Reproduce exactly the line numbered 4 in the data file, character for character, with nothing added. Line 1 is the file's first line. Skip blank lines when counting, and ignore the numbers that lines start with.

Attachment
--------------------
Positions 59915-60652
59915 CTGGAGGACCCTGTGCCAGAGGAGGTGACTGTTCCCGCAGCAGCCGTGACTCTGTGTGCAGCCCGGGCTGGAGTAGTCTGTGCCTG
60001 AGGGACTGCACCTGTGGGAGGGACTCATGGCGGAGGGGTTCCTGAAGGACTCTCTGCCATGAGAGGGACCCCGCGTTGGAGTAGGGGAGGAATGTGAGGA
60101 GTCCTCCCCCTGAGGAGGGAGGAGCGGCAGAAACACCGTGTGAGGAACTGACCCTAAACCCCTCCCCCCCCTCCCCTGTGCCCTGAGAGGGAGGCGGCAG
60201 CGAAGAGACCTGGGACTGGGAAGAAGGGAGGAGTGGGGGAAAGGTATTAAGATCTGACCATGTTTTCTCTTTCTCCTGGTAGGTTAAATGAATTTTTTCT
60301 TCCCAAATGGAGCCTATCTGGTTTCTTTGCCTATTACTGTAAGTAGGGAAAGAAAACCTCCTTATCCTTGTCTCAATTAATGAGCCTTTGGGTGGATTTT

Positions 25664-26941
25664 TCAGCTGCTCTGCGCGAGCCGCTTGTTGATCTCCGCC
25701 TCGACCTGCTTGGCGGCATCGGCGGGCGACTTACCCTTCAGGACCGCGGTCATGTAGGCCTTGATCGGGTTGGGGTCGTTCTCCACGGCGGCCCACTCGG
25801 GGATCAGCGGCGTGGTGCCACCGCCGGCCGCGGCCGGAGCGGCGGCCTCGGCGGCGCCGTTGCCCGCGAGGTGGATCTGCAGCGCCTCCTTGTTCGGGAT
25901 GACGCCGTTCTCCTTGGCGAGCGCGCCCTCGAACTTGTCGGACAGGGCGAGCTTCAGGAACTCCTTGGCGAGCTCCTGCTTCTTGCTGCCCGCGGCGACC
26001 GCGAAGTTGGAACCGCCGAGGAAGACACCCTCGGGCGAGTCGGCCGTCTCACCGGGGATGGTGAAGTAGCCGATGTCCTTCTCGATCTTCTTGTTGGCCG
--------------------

60101 GTCCTCCCCCTGAGGAGGGAGGAGCGGCAGAAACACCGTGTGAGGAACTGACCCTAAACCCCTCCCCCCCCTCCCCTGTGCCCTGAGAGGGAGGCGGCAG